As the only designer in an cross-functional development team I lead a series of initiatives aimed at re-integrate design within the product development process. Our iOS and Android applications for hearing aid wearers offered features like chat, troubleshooting, and a hearing aid wearing time tracker for people aged 60+ in the U.S.A, Canada, and several European countries.
The first order of business was to generate tools to enable the entire team. The design system would serve us all as the source of truth to keep consistency. Out-of-date Sketch files were available, which I used to rebuild the system in Figma, and with the assistance of developers I could cross check the design components with the implemented ones, and add the most recently created ones to the design files.
The Product Owner would have visibility, drafting tools to play, and solid references to approach developers or stakeholders. Developers and QA would have documentation and a source of truth. I would have tools to create high-fidelity designs quickly and provide brand governance – it was a big effort upfront, but it paid off in the long run.
The system helped us keep track of components evolution over time. Taking into account that the maintenance relied solely on me, and we pursued a simple solution for all of us to use, we agreed on a versioning system per file and not per component.
After not having designers for an extended period of time, the team wanted to put special focus on having documentation, open files, multiple references; in summary having memory for posterity. The name of the game was future-proofing.
Our users are adults and seniors, it was fundamental to make accessibility a priority for our apps. I did an audit of the apps on both OS, taking screenshots of each screen and placing them in a matrix against font sizes. I took especial care of the top font sizes among our users.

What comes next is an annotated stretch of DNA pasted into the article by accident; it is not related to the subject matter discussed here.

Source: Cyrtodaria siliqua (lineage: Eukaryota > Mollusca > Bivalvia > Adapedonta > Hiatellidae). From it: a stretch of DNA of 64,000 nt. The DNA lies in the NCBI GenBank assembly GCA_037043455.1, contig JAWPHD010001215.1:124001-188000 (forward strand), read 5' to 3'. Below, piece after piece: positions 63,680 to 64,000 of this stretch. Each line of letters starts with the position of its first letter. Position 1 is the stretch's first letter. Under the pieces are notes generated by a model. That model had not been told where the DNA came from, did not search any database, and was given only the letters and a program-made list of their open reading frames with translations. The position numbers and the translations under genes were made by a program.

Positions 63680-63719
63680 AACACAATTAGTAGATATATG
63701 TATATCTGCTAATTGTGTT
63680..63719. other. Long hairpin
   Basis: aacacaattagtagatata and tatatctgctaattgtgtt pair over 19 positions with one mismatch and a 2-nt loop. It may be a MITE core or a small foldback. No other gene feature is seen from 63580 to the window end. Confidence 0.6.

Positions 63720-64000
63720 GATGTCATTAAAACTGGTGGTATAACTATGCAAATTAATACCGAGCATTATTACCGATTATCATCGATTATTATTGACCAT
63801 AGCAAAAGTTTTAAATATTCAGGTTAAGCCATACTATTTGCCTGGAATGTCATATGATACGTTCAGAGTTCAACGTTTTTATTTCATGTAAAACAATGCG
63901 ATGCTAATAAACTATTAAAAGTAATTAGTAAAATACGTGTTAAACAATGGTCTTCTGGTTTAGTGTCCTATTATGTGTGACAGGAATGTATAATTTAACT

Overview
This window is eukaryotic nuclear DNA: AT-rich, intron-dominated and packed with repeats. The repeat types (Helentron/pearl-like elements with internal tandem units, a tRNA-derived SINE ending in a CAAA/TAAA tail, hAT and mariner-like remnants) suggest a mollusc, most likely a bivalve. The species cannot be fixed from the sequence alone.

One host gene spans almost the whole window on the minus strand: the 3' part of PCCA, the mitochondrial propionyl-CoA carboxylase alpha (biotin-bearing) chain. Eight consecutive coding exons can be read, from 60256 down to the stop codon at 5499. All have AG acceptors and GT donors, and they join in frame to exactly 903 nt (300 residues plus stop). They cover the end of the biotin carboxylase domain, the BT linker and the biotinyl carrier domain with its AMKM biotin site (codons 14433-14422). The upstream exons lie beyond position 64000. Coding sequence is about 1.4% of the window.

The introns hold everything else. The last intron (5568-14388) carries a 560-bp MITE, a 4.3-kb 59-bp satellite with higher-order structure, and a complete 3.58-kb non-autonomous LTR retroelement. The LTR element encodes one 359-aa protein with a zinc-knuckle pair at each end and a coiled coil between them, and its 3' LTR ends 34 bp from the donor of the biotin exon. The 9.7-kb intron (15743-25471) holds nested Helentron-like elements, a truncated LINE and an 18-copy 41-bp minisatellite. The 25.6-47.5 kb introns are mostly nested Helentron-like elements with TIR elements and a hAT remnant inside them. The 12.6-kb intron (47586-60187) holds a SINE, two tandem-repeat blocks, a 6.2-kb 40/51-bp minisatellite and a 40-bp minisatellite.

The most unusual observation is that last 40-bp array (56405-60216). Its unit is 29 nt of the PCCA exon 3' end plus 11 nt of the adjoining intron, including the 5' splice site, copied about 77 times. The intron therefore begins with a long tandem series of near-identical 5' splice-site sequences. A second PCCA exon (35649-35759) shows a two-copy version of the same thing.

The goal of this audit was to find the threshold for diminishing returns at bigger font sizes and set a cap. I color coded the screenshots by the level of impact on the interface, added notes describing the issues, and added suggestions on how to fix them.
We discussed with the developers different approaches to address the issues globally instead of a case-by-case scenario (which was the way it was being handled at the time) and agreed on guidelines. Fundamentally, we set a cap for each text size available, thus eliminating the scenarios where font sizes became so ridiculously big that they would break the interface.
As we improved on the font sizing we also needed to modify our colour palettes to properly address the accessibility issues present in the apps. Our goal was to reach a AAA WCAG standard throughout the apps.
With the accessibility updates we could also finally catch up with the most recent updates to the brand colour palette and make our brand experience more cohesive. Additionally, we had the chance to update the dark-mode colours which hadn't been refined since they were first implemented.